Throughout the course of the program, a student is only permitted to earn one (1) grade lower than a B-. All remaining courses must be B’s or higher. Students must also demonstrate computer literacy and have acquired 50 hours of on-site volunteer observational experience in a Physical Therapy setting, of which 20 hours must be in an acute care/hospital environment. Candidates must also be certified in First Aid and Cardiopulmonary Rresuscitation.

After these requirements are met, the student then applies and interviews for admission into the Physical Therapy program at New York Medical College.

Within 30 days of the distribution of final grades for each spring semester, the Physical Therapy Advisory Committee will meet to review the progress of all candidates. Those students who have not met the minimum requirements for the program will be notified that they will no longer be considered to be part of the program. If students wishes to reapply to the program, they must correct the deficiencies they have. Upon this remediation, it is necessary for the student to send a letter to the Coordinator of the Physical Therapy program, explaining why they were dismissed and why the committee should reconsider their candidacy. This letter should be accompanied with a copy of their most recent transcript.

The strength of our agreement with New York Medical College lies in the understanding that the college advisory committee only recommends those students they feel are truly capable of completing the program. It is understood by NYMC that the vast majority of the prerequisite courses will be taken at Mount Saint Mary College. Students are only permitted to take one prerequisite course or course sequence at a different school. If a student needs to repeat a course, that course must be taken at Mount Saint Mary College within the next academic year and a grade of B or higher must be achieved. Transfer students must maintain a 3.0 GPA in their major and prerequisite courses. Prior course work will be evaluated by the committee on an individual basis.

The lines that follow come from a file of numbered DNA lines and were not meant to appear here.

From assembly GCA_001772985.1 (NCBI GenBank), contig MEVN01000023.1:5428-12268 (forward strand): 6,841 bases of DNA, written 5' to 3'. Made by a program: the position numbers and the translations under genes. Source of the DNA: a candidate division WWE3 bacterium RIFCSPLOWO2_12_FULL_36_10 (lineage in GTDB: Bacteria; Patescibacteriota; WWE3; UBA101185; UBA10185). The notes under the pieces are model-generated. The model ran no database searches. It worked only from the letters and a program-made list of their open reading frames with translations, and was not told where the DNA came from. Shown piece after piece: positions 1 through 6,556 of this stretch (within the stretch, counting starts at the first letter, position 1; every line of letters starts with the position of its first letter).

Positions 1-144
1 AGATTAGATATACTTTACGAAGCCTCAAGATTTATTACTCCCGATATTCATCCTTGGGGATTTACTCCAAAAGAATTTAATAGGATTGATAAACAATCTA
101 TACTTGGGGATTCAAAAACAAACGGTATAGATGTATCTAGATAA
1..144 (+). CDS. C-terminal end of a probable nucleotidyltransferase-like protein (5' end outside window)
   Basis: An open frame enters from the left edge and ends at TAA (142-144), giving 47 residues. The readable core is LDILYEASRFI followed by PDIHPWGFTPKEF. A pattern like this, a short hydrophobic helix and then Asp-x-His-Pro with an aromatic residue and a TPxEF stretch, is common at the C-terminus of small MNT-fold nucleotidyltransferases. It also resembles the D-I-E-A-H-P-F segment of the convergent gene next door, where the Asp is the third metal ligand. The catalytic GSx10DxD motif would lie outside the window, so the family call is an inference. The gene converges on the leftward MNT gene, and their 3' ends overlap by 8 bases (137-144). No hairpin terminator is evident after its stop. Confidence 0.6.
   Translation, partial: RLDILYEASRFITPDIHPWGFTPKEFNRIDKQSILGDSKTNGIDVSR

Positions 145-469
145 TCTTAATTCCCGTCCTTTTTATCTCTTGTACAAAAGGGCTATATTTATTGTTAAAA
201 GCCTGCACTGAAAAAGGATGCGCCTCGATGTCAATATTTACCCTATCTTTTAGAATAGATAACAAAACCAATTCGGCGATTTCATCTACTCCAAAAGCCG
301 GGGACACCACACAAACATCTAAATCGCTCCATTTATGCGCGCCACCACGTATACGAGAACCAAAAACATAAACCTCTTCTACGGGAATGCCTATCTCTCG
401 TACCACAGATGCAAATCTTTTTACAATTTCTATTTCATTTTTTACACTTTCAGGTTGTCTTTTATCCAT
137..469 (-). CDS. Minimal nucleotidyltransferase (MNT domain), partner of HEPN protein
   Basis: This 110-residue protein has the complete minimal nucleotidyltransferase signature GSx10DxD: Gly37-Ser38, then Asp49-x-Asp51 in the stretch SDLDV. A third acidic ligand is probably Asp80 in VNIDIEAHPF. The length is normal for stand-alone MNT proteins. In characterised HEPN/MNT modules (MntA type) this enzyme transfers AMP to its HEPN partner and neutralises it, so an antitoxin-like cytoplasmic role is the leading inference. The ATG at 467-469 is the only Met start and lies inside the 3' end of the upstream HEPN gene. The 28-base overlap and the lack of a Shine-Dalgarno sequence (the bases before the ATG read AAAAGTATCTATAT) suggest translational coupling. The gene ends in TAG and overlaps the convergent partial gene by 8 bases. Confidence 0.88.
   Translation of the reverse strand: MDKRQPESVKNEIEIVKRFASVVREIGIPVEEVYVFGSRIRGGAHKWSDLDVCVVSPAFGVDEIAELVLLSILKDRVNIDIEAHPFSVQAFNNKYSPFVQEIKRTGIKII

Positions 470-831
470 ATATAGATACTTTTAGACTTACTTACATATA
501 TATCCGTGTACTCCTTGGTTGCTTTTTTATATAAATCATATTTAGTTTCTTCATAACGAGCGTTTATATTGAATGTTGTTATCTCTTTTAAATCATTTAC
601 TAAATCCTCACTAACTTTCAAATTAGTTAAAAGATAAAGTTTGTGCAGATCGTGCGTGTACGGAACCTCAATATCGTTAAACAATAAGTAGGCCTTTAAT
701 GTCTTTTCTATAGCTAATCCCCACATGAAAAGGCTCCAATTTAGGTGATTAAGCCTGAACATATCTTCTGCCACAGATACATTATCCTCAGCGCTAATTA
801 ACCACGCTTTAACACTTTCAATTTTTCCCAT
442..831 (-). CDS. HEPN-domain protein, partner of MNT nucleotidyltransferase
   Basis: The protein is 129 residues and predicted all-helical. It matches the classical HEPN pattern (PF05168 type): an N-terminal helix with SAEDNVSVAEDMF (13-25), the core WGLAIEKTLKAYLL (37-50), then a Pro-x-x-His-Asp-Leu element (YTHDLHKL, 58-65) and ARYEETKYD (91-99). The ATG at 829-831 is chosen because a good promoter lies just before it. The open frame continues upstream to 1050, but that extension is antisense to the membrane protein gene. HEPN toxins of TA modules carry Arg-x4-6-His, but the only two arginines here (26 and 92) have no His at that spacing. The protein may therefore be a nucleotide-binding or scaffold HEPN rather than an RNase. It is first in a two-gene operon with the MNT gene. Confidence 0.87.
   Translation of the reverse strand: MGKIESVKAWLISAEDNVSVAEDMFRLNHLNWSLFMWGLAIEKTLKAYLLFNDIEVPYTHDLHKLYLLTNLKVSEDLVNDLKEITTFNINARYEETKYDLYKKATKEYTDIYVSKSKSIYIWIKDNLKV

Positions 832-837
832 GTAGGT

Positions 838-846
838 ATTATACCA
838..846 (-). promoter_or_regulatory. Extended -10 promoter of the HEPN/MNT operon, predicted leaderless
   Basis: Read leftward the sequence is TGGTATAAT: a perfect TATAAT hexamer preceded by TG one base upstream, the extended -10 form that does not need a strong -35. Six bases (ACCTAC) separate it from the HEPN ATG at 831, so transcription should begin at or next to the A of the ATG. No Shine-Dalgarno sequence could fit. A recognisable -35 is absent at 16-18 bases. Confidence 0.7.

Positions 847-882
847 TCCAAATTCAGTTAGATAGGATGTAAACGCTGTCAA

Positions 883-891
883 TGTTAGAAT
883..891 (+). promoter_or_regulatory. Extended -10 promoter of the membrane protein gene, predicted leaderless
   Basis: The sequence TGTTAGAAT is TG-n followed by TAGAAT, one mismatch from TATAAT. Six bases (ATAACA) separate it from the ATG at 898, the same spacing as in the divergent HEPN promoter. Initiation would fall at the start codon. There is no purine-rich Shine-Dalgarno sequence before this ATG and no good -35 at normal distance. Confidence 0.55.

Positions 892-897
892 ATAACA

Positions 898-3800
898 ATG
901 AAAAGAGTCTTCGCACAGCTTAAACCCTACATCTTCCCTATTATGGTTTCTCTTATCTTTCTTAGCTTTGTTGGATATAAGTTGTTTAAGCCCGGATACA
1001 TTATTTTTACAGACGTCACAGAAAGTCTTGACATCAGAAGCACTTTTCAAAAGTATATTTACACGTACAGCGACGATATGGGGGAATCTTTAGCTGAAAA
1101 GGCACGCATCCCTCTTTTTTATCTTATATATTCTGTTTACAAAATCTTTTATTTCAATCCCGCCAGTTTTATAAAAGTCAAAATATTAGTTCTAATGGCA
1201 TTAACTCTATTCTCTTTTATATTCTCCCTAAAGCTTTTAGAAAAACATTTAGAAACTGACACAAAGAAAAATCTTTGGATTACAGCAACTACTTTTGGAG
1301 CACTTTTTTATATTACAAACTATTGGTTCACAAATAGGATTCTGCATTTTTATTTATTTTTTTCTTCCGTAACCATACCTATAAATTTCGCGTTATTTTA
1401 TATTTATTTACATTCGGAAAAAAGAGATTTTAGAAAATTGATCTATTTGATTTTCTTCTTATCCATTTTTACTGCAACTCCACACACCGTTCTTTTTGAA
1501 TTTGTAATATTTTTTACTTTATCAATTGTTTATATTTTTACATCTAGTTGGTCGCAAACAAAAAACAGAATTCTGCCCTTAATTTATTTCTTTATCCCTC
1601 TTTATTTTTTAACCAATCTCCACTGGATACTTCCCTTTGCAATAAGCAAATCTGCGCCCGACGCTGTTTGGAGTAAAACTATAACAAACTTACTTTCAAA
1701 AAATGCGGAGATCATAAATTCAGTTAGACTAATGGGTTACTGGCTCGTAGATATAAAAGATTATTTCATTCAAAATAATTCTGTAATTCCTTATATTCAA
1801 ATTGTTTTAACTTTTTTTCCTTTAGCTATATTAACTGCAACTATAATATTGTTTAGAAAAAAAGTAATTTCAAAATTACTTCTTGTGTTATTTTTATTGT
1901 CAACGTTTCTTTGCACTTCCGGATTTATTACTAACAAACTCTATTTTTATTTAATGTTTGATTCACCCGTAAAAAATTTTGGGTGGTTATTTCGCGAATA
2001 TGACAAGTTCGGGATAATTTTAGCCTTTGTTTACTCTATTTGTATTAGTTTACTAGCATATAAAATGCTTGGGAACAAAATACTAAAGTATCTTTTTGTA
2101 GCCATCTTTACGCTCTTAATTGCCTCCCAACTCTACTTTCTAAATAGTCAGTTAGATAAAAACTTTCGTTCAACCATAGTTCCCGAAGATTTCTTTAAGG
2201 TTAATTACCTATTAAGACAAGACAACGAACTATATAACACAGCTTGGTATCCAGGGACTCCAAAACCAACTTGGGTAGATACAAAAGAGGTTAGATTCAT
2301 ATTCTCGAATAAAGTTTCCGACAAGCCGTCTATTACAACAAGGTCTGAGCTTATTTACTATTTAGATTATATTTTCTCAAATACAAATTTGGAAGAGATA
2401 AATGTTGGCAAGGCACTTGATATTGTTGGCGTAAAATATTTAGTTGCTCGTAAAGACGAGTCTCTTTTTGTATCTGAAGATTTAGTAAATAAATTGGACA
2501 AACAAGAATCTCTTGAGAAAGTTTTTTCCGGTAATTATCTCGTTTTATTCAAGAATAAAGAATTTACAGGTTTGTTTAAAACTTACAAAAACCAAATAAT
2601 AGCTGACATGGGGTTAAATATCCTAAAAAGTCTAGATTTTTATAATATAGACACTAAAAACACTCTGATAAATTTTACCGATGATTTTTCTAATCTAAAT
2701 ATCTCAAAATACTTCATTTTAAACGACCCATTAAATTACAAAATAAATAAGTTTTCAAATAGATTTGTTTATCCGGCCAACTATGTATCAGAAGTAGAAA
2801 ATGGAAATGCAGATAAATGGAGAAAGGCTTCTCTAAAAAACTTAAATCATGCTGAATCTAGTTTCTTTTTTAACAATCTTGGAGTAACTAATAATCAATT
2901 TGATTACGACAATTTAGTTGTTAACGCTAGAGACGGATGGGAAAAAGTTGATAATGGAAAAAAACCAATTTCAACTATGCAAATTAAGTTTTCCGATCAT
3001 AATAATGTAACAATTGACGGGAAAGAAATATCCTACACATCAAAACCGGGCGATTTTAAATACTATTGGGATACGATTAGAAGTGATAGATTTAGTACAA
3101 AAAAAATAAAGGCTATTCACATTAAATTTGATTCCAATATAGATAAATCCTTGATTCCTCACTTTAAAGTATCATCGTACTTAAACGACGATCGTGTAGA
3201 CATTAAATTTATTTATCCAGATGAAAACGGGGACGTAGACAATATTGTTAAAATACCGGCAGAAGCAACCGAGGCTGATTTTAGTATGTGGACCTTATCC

Career Options

Modern physical therapists are prepared to treat patients ranging in age from infants to the elderly.Their work is performed in settings as diverse as outpatient clinics, schools, and specialized departments within hospitals. Within these settings, physical therapists assist patients in dealing with problems such as orthopedic maladies (neck and back pain, the rehabilitation of joints following corrective surgery and assisting patients in pain reduction and increased mobility) and aiding patients in regaining an acceptable quality of life (the result of developmental abnormalities, disease, following severe accidents, heart attacks, or strokes).

Within the context of today’s health care system, Physical Therapists are specialized in examining and treating individuals with impairment of their daily lives, the result of musculoskeletal and neuromuscular problems. To prepare for the demands of such a profession, students must attend a postgraduate program of physical therapy and, upon the successful completion of that program, they are required to pass a national examination and be licensed in the state in which they wish to practice.

Students in the Biology/Physical Therapy track at the Mount will be prepared to apply to Physical Therapy programs within and outside of our articulation with New York Medical College. They can also easily switch their career goals without requiring any extra courses for graduation from the Mount.

Career Outlook

Employment of physical therapists is projected to grow 36 percent from 2012 to 2022, much faster than the average for all occupations. Demand for physical therapy services will come from the aging baby boomers, who are staying active later in life.

In addition, physical therapists will be needed to treat people with mobility issues stemming from chronic conditions, such as diabetes or obesity.* 

*US Department of Labor, Bureau of Labor Statistics, Occupational Outlook Handbook, March 2015.